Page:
6 minute read
I had a conversation with a family member, she was talking about the difficulty she was having finding a new rental home for her Girl Guide troop. The problem she was having was that some of the churches she was approaching were asking so much money that the troop couldn't afford to rent any of them. One church even asked for a cut of the Girl Guide cookie money.
That’s right, they wanted a cut of the cookie dough.
I was flabbergasted by this. I mean, are you kidding me? A cut of the dough? A piece of the action? This is not the kind of language traditionally associated with churches. Now, of course, I understand that churches have operating costs when it comes to owning and managing a building, particularly a building that would be large enough to host a scout or girl guide troop. However, I really have a problem with churches who see this as an income stream for them as opposed to an opportunity to love and serve their community. My own policy is to charge some nominal fee or a donation, the amount of which can be determined by the organization.
Churches: you aren't here to make money, you are here to love and serve your neighbours, even the ones you disagree with. Especially the ones you disagree with.
I understand that there are considerations when a group asks to use church facilities. The Girl Guides in Canada have been linked by some within the Evangelical right to pro-choice groups and I can understand the discomfort that churches might feel in indirectly supporting a group that might, organizationally, hold to a pro-choice position. Two things about that discomfort: first, it should exist in far more than just the abortion debate. As Christians, most of what the secular world does ought to be at least a little bit discomforting. Matt Chandler uses the phrase “holy discontentment” Essentially, this is the idea that there's a base-level discontentment that we should have with the world, with the way the world is because it is not yet the way it ought to be. Sin still exists and permeates everything around us, death still exists, and people chase happiness rather than Jesus. If you really want to shelter yourself from the reality of moral issues like abortion in North America, you're going to have to find a pretty big rock and it's really hard to be salt and light to an outside world from inside a cave.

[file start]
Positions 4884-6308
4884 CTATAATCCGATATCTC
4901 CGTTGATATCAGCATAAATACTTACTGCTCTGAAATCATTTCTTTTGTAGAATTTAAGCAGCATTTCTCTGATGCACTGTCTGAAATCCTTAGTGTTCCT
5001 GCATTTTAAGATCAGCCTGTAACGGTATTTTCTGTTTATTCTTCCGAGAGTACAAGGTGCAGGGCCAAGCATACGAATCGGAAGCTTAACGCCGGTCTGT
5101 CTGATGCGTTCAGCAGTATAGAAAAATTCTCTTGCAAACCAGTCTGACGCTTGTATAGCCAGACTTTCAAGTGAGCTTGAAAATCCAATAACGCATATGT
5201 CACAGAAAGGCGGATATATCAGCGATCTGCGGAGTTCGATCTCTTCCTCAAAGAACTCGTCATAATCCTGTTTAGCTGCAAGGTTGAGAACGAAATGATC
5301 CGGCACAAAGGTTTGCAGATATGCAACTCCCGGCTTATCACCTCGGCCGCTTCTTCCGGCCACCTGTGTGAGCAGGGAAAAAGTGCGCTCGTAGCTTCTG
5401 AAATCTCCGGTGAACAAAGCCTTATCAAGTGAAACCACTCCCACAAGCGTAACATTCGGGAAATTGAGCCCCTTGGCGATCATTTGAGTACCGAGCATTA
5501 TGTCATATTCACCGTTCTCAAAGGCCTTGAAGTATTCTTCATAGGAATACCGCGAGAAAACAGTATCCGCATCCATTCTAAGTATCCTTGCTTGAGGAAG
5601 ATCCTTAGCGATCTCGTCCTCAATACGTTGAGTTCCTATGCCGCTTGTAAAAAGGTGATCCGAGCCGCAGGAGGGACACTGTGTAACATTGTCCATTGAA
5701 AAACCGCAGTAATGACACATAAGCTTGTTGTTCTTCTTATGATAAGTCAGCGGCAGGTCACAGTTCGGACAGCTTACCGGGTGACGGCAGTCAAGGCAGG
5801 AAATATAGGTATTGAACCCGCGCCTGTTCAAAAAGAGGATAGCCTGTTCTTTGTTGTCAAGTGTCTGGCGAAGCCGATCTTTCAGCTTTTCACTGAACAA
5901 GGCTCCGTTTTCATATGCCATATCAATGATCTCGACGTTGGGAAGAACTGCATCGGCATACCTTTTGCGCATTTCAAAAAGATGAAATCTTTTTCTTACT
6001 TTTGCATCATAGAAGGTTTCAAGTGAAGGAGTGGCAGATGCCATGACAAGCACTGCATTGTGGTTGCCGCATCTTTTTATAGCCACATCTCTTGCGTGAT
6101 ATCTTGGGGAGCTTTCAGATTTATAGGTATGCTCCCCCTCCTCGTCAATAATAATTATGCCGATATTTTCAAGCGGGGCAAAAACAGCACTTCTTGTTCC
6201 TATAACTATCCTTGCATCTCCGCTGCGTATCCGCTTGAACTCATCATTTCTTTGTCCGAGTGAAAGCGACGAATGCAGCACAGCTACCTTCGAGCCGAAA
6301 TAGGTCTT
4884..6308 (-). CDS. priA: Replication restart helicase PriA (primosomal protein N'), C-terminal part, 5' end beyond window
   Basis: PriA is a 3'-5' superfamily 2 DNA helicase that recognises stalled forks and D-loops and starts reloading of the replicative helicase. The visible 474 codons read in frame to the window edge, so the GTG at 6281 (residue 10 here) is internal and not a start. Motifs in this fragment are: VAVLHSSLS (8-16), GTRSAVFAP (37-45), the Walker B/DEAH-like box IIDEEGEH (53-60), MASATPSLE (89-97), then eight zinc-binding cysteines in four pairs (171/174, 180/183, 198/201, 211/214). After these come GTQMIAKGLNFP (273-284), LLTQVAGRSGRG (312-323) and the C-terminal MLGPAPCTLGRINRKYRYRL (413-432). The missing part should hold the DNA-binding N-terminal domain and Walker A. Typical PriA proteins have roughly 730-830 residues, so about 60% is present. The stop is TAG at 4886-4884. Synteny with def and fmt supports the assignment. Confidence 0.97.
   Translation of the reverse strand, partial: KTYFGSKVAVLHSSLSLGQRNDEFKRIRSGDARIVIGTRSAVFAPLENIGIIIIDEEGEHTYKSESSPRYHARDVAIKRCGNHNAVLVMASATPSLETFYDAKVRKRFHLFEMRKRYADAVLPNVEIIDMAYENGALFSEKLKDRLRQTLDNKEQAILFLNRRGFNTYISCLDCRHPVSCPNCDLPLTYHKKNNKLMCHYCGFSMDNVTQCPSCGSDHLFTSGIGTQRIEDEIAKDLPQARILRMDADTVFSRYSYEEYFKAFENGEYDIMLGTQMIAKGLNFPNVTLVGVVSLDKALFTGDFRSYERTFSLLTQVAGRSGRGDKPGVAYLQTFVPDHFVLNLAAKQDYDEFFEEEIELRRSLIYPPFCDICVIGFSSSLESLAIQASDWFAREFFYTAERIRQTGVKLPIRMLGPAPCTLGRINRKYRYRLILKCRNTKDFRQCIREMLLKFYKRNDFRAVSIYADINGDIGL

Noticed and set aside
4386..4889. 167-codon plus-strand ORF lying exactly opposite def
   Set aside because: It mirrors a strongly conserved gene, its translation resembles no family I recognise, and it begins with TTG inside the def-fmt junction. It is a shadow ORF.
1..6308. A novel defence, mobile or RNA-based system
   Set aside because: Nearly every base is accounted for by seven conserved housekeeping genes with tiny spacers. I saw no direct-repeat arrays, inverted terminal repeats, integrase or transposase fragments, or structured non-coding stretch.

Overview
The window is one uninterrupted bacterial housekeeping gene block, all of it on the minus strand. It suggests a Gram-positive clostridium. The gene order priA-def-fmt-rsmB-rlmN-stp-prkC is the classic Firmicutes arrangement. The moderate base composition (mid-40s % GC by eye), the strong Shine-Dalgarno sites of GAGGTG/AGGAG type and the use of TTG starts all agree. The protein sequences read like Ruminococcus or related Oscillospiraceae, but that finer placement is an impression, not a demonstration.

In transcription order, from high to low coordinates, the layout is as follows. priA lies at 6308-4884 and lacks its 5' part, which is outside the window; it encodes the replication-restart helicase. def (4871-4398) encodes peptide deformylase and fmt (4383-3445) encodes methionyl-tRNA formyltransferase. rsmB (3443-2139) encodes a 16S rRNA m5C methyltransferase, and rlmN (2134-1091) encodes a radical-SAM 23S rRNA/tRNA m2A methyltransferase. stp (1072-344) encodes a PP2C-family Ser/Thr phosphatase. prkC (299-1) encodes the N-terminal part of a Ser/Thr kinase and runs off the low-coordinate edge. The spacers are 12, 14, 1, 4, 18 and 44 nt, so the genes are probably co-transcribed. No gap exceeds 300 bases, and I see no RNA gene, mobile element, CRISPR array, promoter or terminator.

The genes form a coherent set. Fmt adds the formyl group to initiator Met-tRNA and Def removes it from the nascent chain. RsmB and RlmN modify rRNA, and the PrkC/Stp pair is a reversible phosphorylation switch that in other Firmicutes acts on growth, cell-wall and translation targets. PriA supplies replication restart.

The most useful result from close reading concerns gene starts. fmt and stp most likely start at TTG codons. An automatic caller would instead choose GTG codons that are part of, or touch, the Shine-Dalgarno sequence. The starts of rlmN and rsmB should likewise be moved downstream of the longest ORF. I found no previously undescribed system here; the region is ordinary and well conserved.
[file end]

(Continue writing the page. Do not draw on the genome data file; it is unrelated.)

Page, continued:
Sheltering ourselves from those with whom we disagree is actually the opposite of the mission Jesus put us on. We are called to be salt, light, and good witnesses for Jesus in a world that has rejected him and his mission and values. We can't do that if we say no, if we disengage from people who hold views that are in opposition to ours. I'm not saying that we ought to open our doors and invite in groups that are in direct opposition to Christ, but really, the Girl Guides? Scouts Canada? Ultimate Frisbee leagues? Indoor Quidditch teams?
This isn't about income for churches, this isn't about standing up for what we believe in, this is about the mission we are on, and how we are perceived by those we are called to love.
Churches, love your neighbours; let them use your space.
As a Biblical conservative, a cultural Liberal, a husband, a dad, and a pastor, I want to see the church act differently in the world. My big passion in ministry is to see how believers can bring the Gospel into the world around them while pursuing the lost art of winsomeness. It is what fuels me and drives me to write. Engaging culture with the truth of the Gospel in a way that is winsome, wise, and as Colossians 4:6 directs us: “seasoned with salt.” It’s my hope that what I say here helps you not only in your own faith, but helps you share it more effectively and fruitfully.
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